"Loggers are typically disempowered. We are on the bottom of the pecking order. We wind up dealing with scenarios that others- -foresters, sawmills, and land owners—create. I have often been told that “foresters don’t respect us.” Contract provisions require us to (figuratively) sign our lives away and post our first-born as bond. Sawmills often pay more for timber on the stump than they do for logs delivered to the mill. One outcome is that we are very good at finding ways to “make it work.” If there’s a “rock” (read: barrier) in the way, what are (in today’s jargon) the possible work-arounds? Another result is to invoke the prayer of St. Francis: Lord help me change the things I can, accept the things I can’t change, and the wisdom to know the difference. The list of things beyond our control is long: weather, the cost of fuel, the cost of equipment, whether the guys show up for work, contract provisions, (sometimes) the timber we cut, the rate we can charge per ton or per thousand board feet. For instance:"You can read the rest of Martin's post here at his blog, martinstrees.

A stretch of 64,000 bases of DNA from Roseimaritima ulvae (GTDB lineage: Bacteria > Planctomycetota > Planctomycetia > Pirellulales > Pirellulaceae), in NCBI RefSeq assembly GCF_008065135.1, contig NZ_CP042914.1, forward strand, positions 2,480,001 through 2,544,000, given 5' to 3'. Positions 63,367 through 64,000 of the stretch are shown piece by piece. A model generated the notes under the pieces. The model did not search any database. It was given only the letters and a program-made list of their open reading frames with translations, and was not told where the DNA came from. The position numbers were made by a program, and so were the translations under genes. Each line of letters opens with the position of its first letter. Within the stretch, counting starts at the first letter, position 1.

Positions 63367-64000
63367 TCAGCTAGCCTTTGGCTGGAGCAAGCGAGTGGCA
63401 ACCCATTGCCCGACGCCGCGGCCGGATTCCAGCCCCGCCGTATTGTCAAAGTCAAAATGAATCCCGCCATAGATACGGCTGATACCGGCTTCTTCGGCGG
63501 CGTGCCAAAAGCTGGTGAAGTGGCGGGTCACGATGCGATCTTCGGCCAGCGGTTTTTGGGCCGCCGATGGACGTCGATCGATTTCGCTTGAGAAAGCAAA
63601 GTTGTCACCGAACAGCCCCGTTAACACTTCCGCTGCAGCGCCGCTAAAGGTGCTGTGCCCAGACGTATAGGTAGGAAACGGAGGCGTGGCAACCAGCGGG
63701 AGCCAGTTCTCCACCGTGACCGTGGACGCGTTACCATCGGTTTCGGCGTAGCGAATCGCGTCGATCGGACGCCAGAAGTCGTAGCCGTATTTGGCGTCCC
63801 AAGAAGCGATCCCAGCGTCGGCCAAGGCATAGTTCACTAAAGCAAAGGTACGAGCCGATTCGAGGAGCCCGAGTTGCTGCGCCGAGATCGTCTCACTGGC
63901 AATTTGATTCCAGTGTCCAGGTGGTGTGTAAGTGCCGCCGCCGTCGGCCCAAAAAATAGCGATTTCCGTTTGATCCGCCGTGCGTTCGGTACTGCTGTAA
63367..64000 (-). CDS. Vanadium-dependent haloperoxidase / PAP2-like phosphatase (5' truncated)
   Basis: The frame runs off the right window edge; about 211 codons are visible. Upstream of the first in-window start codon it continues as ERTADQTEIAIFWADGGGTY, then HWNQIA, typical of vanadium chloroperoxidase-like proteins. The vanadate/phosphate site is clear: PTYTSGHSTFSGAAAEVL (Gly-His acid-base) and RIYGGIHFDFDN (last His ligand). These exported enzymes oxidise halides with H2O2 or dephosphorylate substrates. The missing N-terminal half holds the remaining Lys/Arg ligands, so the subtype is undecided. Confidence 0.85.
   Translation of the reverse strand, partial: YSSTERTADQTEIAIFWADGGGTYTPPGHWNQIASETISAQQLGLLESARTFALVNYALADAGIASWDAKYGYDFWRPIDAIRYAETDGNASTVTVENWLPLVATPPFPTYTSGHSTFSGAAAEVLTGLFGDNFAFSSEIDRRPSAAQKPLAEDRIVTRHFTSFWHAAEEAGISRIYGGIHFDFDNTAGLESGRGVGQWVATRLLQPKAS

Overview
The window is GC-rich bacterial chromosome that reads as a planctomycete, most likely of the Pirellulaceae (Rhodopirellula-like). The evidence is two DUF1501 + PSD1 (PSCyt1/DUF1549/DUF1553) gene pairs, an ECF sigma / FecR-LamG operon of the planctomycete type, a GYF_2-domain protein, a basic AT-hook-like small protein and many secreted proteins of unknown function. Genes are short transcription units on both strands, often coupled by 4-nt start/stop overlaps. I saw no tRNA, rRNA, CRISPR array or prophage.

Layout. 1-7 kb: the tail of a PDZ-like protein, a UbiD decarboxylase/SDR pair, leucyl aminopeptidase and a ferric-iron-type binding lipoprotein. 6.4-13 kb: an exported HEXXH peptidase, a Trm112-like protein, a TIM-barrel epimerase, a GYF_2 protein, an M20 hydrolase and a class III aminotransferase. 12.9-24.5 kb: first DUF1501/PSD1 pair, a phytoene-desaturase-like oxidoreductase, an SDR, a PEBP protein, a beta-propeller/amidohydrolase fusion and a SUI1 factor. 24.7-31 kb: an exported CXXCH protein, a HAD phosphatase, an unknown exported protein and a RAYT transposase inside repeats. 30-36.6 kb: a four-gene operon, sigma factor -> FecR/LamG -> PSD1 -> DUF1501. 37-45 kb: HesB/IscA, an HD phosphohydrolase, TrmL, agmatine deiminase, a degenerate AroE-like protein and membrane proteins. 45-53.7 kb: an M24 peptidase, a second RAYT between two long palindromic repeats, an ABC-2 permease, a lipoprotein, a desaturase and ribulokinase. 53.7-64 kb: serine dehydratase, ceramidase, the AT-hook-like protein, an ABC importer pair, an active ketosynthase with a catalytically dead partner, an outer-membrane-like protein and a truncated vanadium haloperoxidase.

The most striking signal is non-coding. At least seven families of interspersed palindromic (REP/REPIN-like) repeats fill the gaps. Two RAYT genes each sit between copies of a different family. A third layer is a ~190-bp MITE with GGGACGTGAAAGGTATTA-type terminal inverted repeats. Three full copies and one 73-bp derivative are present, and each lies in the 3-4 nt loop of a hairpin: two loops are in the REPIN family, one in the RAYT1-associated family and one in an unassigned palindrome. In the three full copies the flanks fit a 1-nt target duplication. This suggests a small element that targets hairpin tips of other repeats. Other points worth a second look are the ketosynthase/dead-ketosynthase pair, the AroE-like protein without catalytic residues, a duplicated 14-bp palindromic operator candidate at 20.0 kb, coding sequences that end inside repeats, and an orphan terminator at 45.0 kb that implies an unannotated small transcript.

The heft and feel of a well-worn handle,The sight of shavings that curl from a blade;The logs in the wood pile, the sentiment of huge beams in an old-fashioned house;The smell of fresh cut timber and the pungent fragrance of burning leaves;The crackle of kindling and the hiss of burning logs.Abundant to all the needs of man, how poor the world would beWithout wood.
Everard Hinrichs, quoted by Eric Sloane in A Reverence for Wood
Tuesday, April 5, 2016
A (Real) Logger Speaks Up
swinging from my butternut tree last summer. Yesterday's lumbersexual video reminded me of a recent blog post of Martin's, describing the real world that the logger operates in. Thought you might enjoy what a real logger sees from his side of the world.